h1

demonstrations in LDC’s

Monday 1 May, 2017

I had my 1st “international incident” experience Friday night, & it left a deep impression. I was locked up in the consulate & forbidden to leave because it was too dangerous for me to go home. After finally finding my way home, I realized our security people were not kidding-this was serious, & they were correct for not allowing me out in it.

What happened was, the PT, or Workers Party (Partida dos Trabalhadores) planned a general strike on Friday to protest the imposition of 2 new laws: 1 to OK the outsourcing of work that had not been allowed in the past that will give Brazilian businesses the flexibility to contract out even core activities of their businesses, if they so choose, which was forbidden in the past; & 2. to change to the terms of the pension/social security system to eliminate benefits for some retirees, which are simply financially unsustainable. For example, judges, the military, & other public officials are given pensions covering up to 80% of their wages that can be transferred to remaining spouses and handed down to descendants for generations, which will end up costing the Brazilian government money that it can’t afford to pay in the future.

As I was sitting in my office @ ~5:30 p.m. surveying the evening’s musical choices, 1 of the marines came in & told me to check with their guard station before I leave. I thought that a little odd because I was never told to do that before. When I went to leave @ 6, I was summarily told that I was not allowed to leave, that it was too dangerous for me to leave the building @ that time. They showed me the footage from 1 of the security cameras that displayed some tires that had been set on fire outside the consulate. I returned to my office thinking, “These guys are paranoid.” I had walked past some demonstrations around Cinelandia in the past, & they were no threat to me, or anyone, as far as I could tell. I assumed this 1 would be no different. In the next hour I could smell the stench of the burning tires and heard what sounded like small bombs going off. When I returned to try to leave @ 7, I was told it still wasn’t safe enough to go out, so I went back to my office for another hour. I tried to leave again @ 8, but was still told “No go.” Then @ 8:15, they made an announcement that we were free to go.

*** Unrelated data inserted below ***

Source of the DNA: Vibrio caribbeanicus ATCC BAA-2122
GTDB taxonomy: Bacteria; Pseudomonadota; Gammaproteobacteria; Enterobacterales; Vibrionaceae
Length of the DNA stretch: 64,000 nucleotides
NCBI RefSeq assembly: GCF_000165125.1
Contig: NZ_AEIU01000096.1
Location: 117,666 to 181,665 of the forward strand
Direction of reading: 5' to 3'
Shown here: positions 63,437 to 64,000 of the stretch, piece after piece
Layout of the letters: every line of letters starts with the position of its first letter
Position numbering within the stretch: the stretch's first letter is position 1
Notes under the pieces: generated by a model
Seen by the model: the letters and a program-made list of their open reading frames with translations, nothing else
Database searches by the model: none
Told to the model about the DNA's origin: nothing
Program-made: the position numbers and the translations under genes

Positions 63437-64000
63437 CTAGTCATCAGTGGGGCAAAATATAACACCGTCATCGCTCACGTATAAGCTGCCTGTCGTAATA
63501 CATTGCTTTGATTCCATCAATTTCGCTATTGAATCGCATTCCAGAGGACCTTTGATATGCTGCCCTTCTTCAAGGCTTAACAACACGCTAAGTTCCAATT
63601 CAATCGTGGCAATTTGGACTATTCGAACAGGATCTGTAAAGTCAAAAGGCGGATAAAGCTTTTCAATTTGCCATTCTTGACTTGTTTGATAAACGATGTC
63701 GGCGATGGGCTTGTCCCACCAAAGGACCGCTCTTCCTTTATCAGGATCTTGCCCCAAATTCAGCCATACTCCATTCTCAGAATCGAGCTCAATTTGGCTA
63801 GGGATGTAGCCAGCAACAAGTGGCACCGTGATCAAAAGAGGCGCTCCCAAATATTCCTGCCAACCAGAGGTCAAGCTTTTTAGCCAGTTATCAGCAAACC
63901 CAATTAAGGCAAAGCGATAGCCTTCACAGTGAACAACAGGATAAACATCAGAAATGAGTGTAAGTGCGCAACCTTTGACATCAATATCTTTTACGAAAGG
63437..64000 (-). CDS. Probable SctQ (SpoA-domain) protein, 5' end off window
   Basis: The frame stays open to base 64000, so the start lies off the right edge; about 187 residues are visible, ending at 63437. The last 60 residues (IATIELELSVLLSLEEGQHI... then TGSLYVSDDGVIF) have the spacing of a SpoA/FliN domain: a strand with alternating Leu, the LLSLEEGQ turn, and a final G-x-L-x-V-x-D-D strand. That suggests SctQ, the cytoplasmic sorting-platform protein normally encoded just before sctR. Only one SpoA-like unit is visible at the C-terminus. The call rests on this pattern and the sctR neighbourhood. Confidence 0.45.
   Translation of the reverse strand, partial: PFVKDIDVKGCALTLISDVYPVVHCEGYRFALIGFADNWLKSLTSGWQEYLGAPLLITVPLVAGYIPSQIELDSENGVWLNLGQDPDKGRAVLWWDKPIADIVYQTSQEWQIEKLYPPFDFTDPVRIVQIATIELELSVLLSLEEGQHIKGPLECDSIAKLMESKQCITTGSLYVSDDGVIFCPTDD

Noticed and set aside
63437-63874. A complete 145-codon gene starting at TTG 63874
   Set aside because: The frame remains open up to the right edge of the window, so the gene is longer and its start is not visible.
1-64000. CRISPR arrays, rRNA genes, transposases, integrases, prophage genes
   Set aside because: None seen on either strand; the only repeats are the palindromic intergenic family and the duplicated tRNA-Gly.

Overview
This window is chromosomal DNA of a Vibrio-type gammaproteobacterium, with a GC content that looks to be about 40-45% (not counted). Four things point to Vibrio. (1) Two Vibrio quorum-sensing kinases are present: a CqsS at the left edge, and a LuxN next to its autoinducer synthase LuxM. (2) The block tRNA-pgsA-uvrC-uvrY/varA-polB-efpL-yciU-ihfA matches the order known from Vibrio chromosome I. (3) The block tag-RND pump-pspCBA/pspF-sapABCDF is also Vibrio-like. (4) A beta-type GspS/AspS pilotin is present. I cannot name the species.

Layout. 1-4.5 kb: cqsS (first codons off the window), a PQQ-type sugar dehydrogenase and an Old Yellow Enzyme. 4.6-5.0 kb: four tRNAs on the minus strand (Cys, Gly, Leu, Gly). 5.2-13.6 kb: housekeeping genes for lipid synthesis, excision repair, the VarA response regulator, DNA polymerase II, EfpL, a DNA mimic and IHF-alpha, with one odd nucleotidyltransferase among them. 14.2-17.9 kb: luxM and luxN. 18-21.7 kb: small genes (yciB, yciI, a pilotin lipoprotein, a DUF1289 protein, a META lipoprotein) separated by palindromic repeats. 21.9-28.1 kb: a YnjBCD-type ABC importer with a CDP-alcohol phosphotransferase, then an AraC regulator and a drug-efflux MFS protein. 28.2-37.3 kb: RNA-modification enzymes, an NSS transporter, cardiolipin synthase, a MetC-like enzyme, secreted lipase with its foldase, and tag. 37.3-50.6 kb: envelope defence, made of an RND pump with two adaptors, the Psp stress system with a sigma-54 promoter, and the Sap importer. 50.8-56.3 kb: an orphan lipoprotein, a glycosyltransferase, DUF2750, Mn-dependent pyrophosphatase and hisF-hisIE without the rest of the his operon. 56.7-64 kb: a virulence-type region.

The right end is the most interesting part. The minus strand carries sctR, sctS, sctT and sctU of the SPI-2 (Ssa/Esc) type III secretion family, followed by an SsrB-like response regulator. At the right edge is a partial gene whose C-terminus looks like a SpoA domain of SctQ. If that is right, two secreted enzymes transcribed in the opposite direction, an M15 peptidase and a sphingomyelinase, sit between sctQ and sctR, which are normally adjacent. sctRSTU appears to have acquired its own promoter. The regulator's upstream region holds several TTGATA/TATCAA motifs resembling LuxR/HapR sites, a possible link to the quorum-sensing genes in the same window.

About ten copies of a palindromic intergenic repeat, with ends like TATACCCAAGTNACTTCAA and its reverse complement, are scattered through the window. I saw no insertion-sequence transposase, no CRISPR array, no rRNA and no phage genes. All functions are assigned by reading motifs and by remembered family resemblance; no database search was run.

What I encountered outside the consulate’s door was breathtaking. The windows to the banks Bradesco & Caixa had been smashed, & I’m told thieves had tried to steal the cash from the ATM’s. The metro stop @ Cinelandia was closed, so I had to walk to the next station @ Gloria, about a 20 minute walk away. As I approached Sala Cecilia Morrelles, a nice venue where I’d seen a number of concerts, I came across 9 burned out buses which had been set on fire. Walking a little bit further down the street, a few trucks filled with military police drove by, guns @ the ready, prepared to aim & shoot. When I finally got the Gloria station, my eyes started burning & I couldn’t breath because of tear gas that remained in the air. I realize it sounds trite to say “Tear gas is nasty stuff,” but you can’t realize how nasty it is until you experience it. Like when I visited the concentration camps when I was in Poland 20 years ago, it’s the smell that leaves as deep an impression on any of the senses…it’s inescapable.

Lesson learned: when the security guys say “sit tight” listen to them.  While they may seem overly protective at times, they know the risks & are only looking out for our own safety.

For more details check here http://www.bbc.com/news/world-latin-america-39753849

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